(Credit: Netflix)

Why Netflix’s 'Red Notice' is one of the worst heist films ever

'Red Notice' - Rawson Marshall Thurber
2.8

Netflix had hyped Red Notice up considerably, months before the film premiered on the streamer, calling it one of its “biggest movies” to date. But a staggering budget, stunning visuals and a star-studded ensemble could not prevent the film from being the disaster that it is, making ‘biggest flop’ ever a more apt description. 

After two subsequent collaborations with Dwayne Johnson, one would expect the director, Rawson Marshall Thurber, to create something less hollow than Red Notice. A basic heist film that derives heavily from other titles in the genre and certain cheap Bollywood flicks, it is one of the streamers biggest let-downs this year. Although the film has generated whopping revenue due to chart-topping streaming, the audience reaction has not been warm and receptive. The story so far seems to be: come for the stars, leave because of the plot.

Starring Johnson, Gal Gadot and Ryan Reynolds, some of the biggest A-list celebrities around, the film promised a nerve-wracking face-off among the Rock, Wonder Woman and Deadpool, fulfilling every superhero geek’s dreams. However, the film portrayed a shallow portrait of the same as the trio kept trying to display their individual charisma and talent while adhering to the poorly-written, flimsy script. 

Reynolds is a smooth-talking, sly art thief who teams up with FBI Agent Hartley, played by Johnson, to find an ancient egg and stop the seductive Gadot as Black from stealing it. Incorporating elements of mythological artefacts from Indiana Jones (along with the Nazi arc), introducing a scintillating yet dangerous seductress in the form of Godot while deriving inspiration from Sharon Stone in Basic Instinct to introducing a modern-day Bonnie and Clyde narrative that reveals Hartley and Black to be on the same team. In the end, the film seems like a confused and garbled conglomeration of ideas that needed a much more deft and clean execution.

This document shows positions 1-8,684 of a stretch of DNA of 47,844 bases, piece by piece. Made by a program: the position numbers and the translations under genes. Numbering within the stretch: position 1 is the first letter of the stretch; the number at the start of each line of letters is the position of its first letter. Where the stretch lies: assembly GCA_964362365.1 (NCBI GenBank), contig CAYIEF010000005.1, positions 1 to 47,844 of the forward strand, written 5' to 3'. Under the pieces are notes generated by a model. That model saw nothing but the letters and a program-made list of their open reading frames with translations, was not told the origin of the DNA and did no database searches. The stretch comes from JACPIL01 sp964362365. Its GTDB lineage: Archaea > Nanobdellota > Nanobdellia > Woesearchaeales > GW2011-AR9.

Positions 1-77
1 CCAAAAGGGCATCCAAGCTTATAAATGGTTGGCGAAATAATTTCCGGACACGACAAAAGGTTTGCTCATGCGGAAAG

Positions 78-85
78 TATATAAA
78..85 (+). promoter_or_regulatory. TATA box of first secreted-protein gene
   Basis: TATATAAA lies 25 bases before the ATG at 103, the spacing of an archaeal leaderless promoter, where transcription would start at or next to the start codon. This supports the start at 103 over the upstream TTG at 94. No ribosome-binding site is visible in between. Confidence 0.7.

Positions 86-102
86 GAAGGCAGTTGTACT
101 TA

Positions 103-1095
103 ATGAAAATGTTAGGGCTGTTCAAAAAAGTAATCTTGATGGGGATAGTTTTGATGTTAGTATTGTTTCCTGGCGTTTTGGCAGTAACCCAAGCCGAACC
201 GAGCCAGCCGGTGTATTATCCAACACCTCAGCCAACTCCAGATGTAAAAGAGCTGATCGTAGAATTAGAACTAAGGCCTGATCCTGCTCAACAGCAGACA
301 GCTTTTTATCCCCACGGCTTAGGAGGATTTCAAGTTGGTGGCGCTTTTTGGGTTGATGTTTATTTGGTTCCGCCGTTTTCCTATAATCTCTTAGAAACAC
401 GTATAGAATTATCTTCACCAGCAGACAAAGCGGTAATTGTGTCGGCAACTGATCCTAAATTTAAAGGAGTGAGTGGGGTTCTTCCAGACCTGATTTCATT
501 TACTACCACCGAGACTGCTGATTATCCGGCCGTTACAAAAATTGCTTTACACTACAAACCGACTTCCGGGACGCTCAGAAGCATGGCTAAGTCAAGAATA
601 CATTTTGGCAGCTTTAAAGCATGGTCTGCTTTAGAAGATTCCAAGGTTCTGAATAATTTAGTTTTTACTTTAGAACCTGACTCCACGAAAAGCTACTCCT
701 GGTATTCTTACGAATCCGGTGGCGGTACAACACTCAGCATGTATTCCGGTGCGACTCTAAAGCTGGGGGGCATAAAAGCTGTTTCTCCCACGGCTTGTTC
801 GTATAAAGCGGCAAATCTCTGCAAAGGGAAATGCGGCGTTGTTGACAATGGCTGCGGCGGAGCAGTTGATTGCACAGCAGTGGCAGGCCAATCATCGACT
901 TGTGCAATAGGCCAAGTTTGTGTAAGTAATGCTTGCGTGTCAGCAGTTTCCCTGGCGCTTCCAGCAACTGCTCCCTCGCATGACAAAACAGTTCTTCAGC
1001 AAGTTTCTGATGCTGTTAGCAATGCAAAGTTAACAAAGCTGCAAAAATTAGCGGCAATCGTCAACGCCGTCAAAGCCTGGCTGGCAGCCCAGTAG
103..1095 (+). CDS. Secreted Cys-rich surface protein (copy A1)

The cinematography is brilliant and promises a power-packed punch of action and stunt work that never arrives. Reynolds is sarcastic, goofy and charming, but his larger than life persona contrasts with Johnson’s sullenness. There are moments when the duo clicks into gear but, otherwise, we’re left without the tag team we’d all dreamed of. Gadot, too, misses out. Not only does she seemingly lack comedic bones, but her sensual tango with Johnson is palpably awkward. The director’s vision is messy and incomprehensible. The elements of a heist film are hardly present. The premise is far from riveting and, other than the aforementioned stars, the title really lacks anything tangibly interesting.

Films like Red Notice, Army of Thieves and The Open House raise questions regarding Netflix’s competence in terms of content creation. The fact that the streamer would allocate millions of dollars to a film irrespective of the quality of the script is pretty concerning in terms of the future of cinema.

It seems like the concerns of veteran directors are not wrong- too much content production leads to a compromise on quality. Spending billions on a disappointing film like Red Notice to appease the star-studded ensemble shows Netflix’s affinity towards wasteful and foolish projects that only seem shiny and attractive in two-minute trailers- something they should try sticking to.   

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